“Rabbit Pause” is a short story by J. R. Nichols. See her published works on her website.
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Dale’s not much of a hearts and flowers type, so it had me wondering what spell had been cast to make him feel so schmoopy.
He’d come creepin’ slow through the kitchen door, a distinct departure from his usual, blustery, dinner-time entry. He had one hand under his jacket, and, for a moment, I thought he must be having heart trouble, again – ’til that big ole hand came out of that jacket, holding a baby rabbit.
“Almost hit it with the tractor,” he said, as if that explained everything.
I was stymied, thinking how If I had a dollar for every rabbit that man had me skin and fry up for him, I’d be retiring on a chaise in finery and lace, instead of puttin’ up preserves on a 90 degree day in August.
Dale didn’t notice I was perplexed, or didn’t care. He disappeared, then came back with an old crate. Dale placed that kit in the crate, then set it in a corner of the room, not far from the wood-stove.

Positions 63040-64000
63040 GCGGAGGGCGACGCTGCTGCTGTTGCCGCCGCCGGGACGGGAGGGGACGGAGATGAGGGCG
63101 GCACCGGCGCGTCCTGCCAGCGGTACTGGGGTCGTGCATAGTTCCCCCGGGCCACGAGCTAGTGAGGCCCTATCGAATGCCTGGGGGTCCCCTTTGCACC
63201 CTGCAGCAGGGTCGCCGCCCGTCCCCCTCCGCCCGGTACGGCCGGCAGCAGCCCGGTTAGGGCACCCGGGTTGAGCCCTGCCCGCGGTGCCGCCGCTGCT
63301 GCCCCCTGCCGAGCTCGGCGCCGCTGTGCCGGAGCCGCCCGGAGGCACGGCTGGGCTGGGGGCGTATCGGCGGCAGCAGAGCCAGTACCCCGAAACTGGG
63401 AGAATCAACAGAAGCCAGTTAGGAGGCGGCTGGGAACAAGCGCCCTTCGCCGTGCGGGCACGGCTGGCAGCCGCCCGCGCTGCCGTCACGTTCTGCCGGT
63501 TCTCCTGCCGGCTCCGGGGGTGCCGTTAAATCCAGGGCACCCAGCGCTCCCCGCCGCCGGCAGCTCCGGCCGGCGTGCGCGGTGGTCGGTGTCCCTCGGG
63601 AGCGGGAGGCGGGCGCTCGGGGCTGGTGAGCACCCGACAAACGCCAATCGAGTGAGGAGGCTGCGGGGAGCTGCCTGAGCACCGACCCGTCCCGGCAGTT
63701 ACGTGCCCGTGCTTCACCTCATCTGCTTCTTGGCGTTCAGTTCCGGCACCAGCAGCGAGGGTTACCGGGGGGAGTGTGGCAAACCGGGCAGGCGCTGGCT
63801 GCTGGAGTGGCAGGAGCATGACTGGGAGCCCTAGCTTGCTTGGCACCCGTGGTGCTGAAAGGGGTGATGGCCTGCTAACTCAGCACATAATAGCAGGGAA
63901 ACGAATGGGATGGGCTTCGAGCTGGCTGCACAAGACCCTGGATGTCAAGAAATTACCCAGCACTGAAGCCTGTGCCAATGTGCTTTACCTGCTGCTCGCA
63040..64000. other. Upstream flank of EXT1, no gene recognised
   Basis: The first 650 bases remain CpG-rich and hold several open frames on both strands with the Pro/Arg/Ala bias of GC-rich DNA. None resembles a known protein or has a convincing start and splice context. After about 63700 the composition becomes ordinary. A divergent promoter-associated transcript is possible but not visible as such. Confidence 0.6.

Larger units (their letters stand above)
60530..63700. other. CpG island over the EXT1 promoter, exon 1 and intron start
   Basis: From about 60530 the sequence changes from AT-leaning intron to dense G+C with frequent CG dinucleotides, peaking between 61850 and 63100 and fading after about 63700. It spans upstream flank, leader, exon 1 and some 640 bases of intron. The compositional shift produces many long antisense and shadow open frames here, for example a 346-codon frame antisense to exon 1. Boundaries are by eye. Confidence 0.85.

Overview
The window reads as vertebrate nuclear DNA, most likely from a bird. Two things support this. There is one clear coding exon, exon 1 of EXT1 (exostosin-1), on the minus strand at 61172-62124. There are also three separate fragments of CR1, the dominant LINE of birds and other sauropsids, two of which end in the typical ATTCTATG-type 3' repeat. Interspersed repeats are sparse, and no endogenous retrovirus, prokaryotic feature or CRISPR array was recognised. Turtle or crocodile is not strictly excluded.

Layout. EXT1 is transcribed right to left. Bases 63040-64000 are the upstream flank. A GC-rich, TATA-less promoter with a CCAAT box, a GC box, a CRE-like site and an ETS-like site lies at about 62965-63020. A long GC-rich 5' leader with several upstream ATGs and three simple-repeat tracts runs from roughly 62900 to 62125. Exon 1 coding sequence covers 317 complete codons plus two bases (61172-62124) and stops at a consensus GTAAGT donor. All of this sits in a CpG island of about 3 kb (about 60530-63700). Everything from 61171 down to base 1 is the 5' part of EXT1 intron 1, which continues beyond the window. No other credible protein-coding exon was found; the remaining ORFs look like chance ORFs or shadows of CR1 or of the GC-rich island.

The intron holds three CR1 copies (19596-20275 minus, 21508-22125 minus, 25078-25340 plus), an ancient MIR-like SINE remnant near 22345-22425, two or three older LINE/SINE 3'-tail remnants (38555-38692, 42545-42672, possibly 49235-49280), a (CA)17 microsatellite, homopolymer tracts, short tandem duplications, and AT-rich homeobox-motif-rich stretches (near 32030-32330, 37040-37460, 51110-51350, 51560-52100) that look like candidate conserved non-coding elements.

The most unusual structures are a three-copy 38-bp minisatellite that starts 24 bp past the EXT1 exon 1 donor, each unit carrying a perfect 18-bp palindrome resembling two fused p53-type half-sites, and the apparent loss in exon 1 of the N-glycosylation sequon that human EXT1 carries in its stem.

Later, as I got to doin’ the dinner dishes, Tommy came in from Bible Camp, wearing the headdress he’d made there, whoopin’ and hollerin’ about being an “injun”. Particularly absorbed in giving my roaster a good scrub, I paid no mind to his war dance, but I perked up when I realized he’d gone quiet, looking to see what the boy had gotten to doin’. I didn’t think about the rabbit until I saw that Tommy had something small and white in his hands.
“Preacher says you ain’t ‘posed to say that word,” Tommy scolded.
“Preacher says you ain’t posed to touch what ain’t yours, too,” I said, crossing the room in a hurry to retrieve and examine the kit.
“We gonna name it? Or eat it? Or what?” Tommy asked.
“I reckon that’s up to yer Pa,” I told him.
He shrugged as he walked away. “You shouldn’t name it if your gonna eat it.”
I looked down at the creature in my hand, thinking about how I’d sat there during dinner, stupefied, as that heavy-handed man caressed and cuddled that baby rabbit all through the meal, carrying on like he’d never done for any of the 11 children I’d bore for him.
I knew with too much of a squeeze, it’d be all over – the only baby Dale had ever shown any interest in would be buried under the poplar, next to Tommy’s ten infant siblings.
Thinking of the poplar, I looked out the window. Behind the tree, I could see the pink and yellow blaze of sunset on the horizon. My thoughts turned to the artistry of the creator, and to all the many blessings I’d been given.
The kit twitched in my hand. I kissed its soft, warm head.
“Think we’ll name you ‘Grace’” I whispered.